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Key Words: ‘Squid Game’ creator says Netflix success didn’t make him THAT rich: ‘It’s not like Netflix is paying me a bonus’

“Squid Game’s” creator may have scored a huge hit for Netflix, but he hasn’t hit the jackpot. 

“I’m not that rich,” Hwang Dong-hyuk told the Guardian in a new interview. “But I do have enough. I have enough to put food on the table.” 

He added, “And it’s not like Netflix is paying me a bonus. Netflix paid me according to the original contract.” 

““I’m not that rich … and it’s not like Netflix is paying me a bonus.””

Guardian writer Stuart Jeffries suggested this wasn’t fair, as the South Korean survival drama became Netflix’s
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most-watched series of all time in its first month thanks to more than 132 million subscribers tuning into at least two minutes of the show, according to Bloomberg News. In fact, the report estimated that “Squid Game” — which cost about $21 million to make — is worth almost $900 million to the streaming service. 

Read more: ‘Squid Game’ is worth nearly $900 million to Netflix: report

Dong-hyuk, 50, drew on his own family’s financial struggles in creating, writing and directing the battle royale series for Netflix, which sees desperately indebted men and women competing in deadly children’s games for roughly $38 million in cash. He was so broke when he was writing the script that he had to sell his laptop at one point for $675

What’s more, working on the show for Netflix was so stressful, he said, that he lost six teeth. “It was physically, mentally and emotionally draining,” he told the Guardian. “I kept having new ideas and revising the episodes as we were filming so the amount of work multiplied.”

Netflix was not immediately available for comment. But Dong-hyuk suggested that a potential second season of “Squid Game” could be his shot to negotiate a bigger windfall. “Of course there is talk. That’s inevitable because it’s been such a success. I am considering it,” he said. “I have a very high-level picture in my mind, but I’m not going to work on it straight away. There’s a film I really want to make. I’m thinking about which to do first. I’m going to talk to Netflix.”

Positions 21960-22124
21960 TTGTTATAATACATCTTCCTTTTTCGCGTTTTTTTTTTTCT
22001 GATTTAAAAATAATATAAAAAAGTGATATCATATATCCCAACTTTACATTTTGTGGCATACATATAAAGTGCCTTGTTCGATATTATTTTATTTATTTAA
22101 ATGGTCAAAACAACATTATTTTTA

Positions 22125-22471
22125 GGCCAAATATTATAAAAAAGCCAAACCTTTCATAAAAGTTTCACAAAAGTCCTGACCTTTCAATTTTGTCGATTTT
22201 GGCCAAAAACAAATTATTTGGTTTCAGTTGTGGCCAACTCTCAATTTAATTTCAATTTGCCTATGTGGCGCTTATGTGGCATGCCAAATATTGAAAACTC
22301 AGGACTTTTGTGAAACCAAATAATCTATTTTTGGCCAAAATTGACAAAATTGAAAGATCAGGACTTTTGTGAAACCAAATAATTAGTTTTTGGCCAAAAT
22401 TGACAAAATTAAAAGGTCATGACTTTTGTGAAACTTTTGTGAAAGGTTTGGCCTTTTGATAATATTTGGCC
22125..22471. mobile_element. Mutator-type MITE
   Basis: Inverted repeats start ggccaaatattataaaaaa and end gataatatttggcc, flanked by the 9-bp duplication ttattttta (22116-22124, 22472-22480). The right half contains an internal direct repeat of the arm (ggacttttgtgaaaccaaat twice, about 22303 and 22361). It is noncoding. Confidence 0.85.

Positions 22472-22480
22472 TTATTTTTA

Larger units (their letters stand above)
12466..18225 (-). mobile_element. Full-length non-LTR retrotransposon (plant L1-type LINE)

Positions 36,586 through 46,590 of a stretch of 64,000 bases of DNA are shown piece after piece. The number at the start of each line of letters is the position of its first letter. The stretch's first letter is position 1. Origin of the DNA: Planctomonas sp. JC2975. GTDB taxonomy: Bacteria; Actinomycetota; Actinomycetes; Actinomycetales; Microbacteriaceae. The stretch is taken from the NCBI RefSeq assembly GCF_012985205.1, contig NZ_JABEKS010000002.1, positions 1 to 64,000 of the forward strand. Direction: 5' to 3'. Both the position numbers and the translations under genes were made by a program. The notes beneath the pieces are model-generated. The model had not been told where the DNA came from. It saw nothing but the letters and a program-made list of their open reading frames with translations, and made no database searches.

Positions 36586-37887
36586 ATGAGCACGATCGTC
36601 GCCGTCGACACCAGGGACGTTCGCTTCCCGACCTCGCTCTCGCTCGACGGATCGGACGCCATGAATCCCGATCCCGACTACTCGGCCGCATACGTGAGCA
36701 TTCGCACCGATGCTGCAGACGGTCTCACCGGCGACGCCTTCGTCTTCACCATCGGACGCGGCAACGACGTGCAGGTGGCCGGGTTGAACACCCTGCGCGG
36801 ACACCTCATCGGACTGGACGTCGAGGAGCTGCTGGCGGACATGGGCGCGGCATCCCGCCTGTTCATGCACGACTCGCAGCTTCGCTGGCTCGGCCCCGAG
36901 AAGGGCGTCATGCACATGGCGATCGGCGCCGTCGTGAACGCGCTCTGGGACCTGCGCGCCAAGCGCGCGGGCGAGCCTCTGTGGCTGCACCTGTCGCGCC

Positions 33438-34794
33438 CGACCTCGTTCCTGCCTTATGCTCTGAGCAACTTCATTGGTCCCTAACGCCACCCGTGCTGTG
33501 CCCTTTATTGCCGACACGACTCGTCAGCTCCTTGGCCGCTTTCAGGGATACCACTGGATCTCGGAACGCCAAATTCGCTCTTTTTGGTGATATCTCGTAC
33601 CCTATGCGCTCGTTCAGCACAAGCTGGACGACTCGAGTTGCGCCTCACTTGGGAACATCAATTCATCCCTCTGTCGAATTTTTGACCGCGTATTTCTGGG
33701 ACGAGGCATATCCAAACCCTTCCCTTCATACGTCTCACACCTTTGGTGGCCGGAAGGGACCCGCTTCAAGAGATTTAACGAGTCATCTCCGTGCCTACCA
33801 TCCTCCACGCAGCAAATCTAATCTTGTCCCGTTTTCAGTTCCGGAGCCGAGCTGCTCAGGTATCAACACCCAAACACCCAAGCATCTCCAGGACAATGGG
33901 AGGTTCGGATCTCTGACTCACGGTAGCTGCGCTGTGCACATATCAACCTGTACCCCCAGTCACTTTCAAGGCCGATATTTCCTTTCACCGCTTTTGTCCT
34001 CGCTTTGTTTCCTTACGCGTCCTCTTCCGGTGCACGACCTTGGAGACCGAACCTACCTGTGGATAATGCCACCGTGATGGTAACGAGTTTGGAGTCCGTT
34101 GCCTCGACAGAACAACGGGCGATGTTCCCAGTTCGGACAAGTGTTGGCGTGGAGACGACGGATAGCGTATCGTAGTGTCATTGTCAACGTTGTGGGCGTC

Despite the dark subject matter — or perhaps because of it — “Squid Game” has become a global phenomenon that has spawned countless memes, TikTok videos, the year’s most popular Halloween costumes, as well as real-life versions of some of “Squid Game’s” challenges — minus the risk of death, of course. 

Read more: Just in time for Halloween: People are playing real-life versions of Netflix’s ‘Squid Game’

And: 5 reasons ‘Squid Game’ is dominating memes, streams and Halloween

This was what Hwang Dong-hyuk had in mind all along. “I wanted to create something that would resonate not just for Korean people but globally. This was my dream,” he said. “We are living in a Squid Game world.”

He wasn’t making a “profound” statement about capitalism, he said. “It’s very simple! I do believe that the overall global economic order is unequal and that around 90% of the people believe that it’s unfair,” he said. “During the pandemic, poorer countries can’t get their people vaccinated. They’re contracting viruses on the streets and even dying. So I did try to convey a message about modern capitalism. As I said, it’s not profound.”

And when asked whether he struggles to reconcile a show that calls out wealth inequality finding success on a streaming platform backed by an international corporation, he had this to say: “Well, Netflix is a global corporation but I don’t think it is aggravating inequalities. I don’t think there is a contradiction,” adding, “When I was working on the project, the goal was to rank No. 1 on the Netflix U.S. chart for at least a day. But it ended up being much more successful, the most watched show on Netflix ever. It’s very surprising. It shows that the global audience is resonating with the message I wanted to reflect.”

He also took a playful swipe at LeBron James, who tweeted that he loved “Squid Game,” but didn’t like the ending.

“Have you seen Space Jam 2?” asked Dong-hyuk.

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